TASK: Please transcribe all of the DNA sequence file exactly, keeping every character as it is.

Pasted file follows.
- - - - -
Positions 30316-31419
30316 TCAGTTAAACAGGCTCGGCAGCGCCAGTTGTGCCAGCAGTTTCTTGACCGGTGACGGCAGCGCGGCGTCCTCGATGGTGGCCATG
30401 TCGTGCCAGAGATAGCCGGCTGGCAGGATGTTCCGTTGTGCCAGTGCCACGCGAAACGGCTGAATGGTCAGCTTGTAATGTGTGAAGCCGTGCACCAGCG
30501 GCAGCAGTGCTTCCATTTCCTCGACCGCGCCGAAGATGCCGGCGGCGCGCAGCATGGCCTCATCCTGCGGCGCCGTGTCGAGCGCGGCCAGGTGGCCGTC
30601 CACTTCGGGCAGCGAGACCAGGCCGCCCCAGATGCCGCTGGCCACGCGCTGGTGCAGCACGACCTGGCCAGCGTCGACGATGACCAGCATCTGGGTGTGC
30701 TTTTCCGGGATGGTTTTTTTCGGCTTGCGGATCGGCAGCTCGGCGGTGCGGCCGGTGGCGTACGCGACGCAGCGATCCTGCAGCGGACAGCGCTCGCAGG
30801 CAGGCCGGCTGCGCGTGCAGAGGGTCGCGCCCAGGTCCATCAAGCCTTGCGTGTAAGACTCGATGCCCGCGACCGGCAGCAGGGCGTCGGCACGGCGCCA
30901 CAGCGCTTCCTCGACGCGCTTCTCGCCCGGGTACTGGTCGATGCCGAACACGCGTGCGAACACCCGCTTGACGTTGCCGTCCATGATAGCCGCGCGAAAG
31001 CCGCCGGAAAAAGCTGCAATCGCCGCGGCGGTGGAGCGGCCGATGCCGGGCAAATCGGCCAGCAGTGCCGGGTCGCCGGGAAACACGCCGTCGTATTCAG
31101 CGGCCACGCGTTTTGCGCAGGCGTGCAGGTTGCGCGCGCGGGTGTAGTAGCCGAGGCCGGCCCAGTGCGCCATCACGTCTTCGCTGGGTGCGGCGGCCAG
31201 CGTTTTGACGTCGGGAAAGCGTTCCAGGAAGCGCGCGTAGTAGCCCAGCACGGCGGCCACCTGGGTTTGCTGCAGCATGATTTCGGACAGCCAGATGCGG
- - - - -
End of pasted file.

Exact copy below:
Positions 30316-31419
30316 TCAGTTAAACAGGCTCGGCAGCGCCAGTTGTGCCAGCAGTTTCTTGACCGGTGACGGCAGCGCGGCGTCCTCGATGGTGGCCATG
30401 TCGTGCCAGAGATAGCCGGCTGGCAGGATGTTCCGTTGTGCCAGTGCCACGCGAAACGGCTGAATGGTCAGCTTGTAATGTGTGAAGCCGTGCACCAGCG
30501 GCAGCAGTGCTTCCATTTCCTCGACCGCGCCGAAGATGCCGGCGGCGCGCAGCATGGCCTCATCCTGCGGCGCCGTGTCGAGCGCGGCCAGGTGGCCGTC
30601 CACTTCGGGCAGCGAGACCAGGCCGCCCCAGATGCCGCTGGCCACGCGCTGGTGCAGCACGACCTGGCCAGCGTCGACGATGACCAGCATCTGGGTGTGC
30701 TTTTCCGGGATGGTTTTTTTCGGCTTGCGGATCGGCAGCTCGGCGGTGCGGCCGGTGGCGTACGCGACGCAGCGATCCTGCAGCGGACAGCGCTCGCAGG
30801 CAGGCCGGCTGCGCGTGCAGAGGGTCGCGCCCAGGTCCATCAAGCCTTGCGTGTAAGACTCGATGCCCGCGACCGGCAGCAGGGCGTCGGCACGGCGCCA
30901 CAGCGCTTCCTCGACGCGCTTCTCGCCCGGGTACTGGTCGATGCCGAACACGCGTGCGAACACCCGCTTGACGTTGCCGTCCATGATAGCCGCGCGAAAG
31001 CCGCCGGAAAAAGCTGCAATCGCCGCGGCGGTGGAGCGGCCGATGCCGGGCAAATCGGCCAGCAGTGCCGGGTCGCCGGGAAACACGCCGTCGTATTCAG
31101 CGGCCACGCGTTTTGCGCAGGCGTGCAGGTTGCGCGCGCGGGTGTAGTAGCCGAGGCCGGCCCAGTGCGCCATCACGTCTTCGCTGGGTGCGGCGGCCAG
31201 CGTTTTGACGTCGGGAAAGCGTTCCAGGAAGCGCGCGTAGTAGCCCAGCACGGCGGCCACCTGGGTTTGCTGCAGCATGATTTCGGACAGCCAGATGCGG